“She’s Incredibly Special To Us”: Olympic Gold Medallist Amande de B’Neville Retires from Sport


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Tokyo Olympic individual gold medallist Amande de b’Neville will not return to eventing after a break from the sport that began after the Pratoni World Championships last year, at which she won team gold and individual silver with Germany’s Julia Krajewski in the irons.

“I suppose many people are wondering how Mandy is doing and what’s next for her,” writes Julia in a statement on her Instagram. “First of all she is doing absolutely fine, spending her life in the most horsey way (lots of field time) and being her usual proud self.

“About what’s next for her — to be able to give a reliable answer to that question has taken quite some time and consideration… She is an incredibly special horse to us and every decision about her has to do her the best justice possible! To make it short, she will not return to sport but hopefully become as wonderful as a mummy as she was in eventing.”

Julia Krajewski and Amande de B’Neville. Photo by Shannon Brinkman Photography.

The decision, Julia continues, “was taken together with her part owner Professor Dr. Bernd Heicke, who is the most supportive owner in these difficult topic, always having the horse’s best interest in mind!”

The 13-year-old Selle Français mare’s (Oscar des Fontaines x Perle de b’Neville, by Elan de la Cour) absence from the sport began with “a hoof issue […] which in itself is not very dramatic”, but despite the dedicated ministrations of Julia and her team, including head groom Sandra Decker, it “simply didn’t improve as we hoped since then, despite all sorts of approaches in treatment. While it does not make her uncomfortable in normal life, there is a risk that it might get way worse when the pressure of performance is put on. Even though there also is a little chance it could work, we decided against trying it.”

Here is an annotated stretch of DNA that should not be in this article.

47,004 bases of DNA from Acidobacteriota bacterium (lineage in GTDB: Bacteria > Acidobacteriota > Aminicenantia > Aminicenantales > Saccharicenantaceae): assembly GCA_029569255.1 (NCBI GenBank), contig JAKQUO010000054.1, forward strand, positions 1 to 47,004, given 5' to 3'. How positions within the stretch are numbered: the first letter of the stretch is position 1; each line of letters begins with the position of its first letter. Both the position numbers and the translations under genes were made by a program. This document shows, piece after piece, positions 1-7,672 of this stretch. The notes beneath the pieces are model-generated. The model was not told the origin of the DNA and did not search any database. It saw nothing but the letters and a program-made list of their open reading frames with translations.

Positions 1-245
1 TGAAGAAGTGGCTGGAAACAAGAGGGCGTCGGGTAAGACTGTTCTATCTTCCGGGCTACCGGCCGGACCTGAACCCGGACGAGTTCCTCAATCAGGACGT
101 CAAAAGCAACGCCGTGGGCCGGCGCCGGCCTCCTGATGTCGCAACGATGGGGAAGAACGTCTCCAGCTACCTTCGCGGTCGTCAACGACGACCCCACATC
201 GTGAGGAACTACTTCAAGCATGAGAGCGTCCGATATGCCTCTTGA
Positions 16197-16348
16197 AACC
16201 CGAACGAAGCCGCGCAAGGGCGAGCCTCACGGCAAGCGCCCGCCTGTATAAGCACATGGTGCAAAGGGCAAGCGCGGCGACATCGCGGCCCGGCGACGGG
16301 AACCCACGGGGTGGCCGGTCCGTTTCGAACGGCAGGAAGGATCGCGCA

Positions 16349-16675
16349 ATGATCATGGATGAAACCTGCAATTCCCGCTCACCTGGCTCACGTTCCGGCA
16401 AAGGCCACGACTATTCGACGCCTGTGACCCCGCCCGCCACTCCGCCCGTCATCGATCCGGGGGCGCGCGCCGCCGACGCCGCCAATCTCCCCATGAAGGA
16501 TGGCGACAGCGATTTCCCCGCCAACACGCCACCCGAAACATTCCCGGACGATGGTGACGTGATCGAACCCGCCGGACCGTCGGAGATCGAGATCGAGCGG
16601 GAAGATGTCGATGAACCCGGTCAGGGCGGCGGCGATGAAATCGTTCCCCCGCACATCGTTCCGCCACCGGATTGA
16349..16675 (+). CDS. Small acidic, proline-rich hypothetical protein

Julia Krajewski and Amande de b’Neville. Photo by Tilly Berendt.

For Julia, co-owner Bernd, and all of the special mare’s connections, it’s been a labour of love and a major decision to retire Mandy from sport and begin her career as a broodmare.

“Everyone is to judge himself what chances are right to take, but I felt that Mandy gave me so so much, being the most outstanding horse, making all my dreams come true, that my biggest fear would have been to fail her in return and not deciding in her best interest,” says Julia. “Honestly though I’m feeling ambivalent about this final decision… while I am very sad that I will not feel her incredible power, clever mind, scopey jump and sheer determination, which then sometimes peaked into this unreal connection I felt in Tokyo or Pratoni at the last day, again, I am very much at peace with the decision to retire her now and hopefully have some nice foals from her in the future.”

If those foals live up to half their mother’s talent, they’ll certainly be worth getting excited about. In her FEI career, which began in the latter half of 2016, Mandy tackled 31 international events, finishing in the top ten 21 times and winning four times. Though she spent the early part of her upper-level career in the spotlight of her stablemate, the five-star winner Samourai du Thot, she blossomed at exactly the right time: in 2021, just before the German team’s final selections were made for Tokyo, and just as Julia had to retire ‘Sam’ after he lost an eye.

“At the beginning of the year, I deleted all of the Tokyo deadlines and cancelled flights and things, because I thought, ‘okay, well, it’s not for me this year,’ and then we went to Saumur and I had to say, ‘oh, maybe we can go — better cancel the holiday!’,” Julia told EN at Luhmühlen that summer, just weeks before she took the gold in Tokyo. “She’s really come into her own this year — she’s stabled next to Sam, so perhaps he’s telling her a few things. She’s so cool — she’s a real princess, and sometimes a queen. She’s quite a fighter, and a real machine.”

Happy retirement, Mandy – we look forward to covering the successes of your offspring in the years to come.

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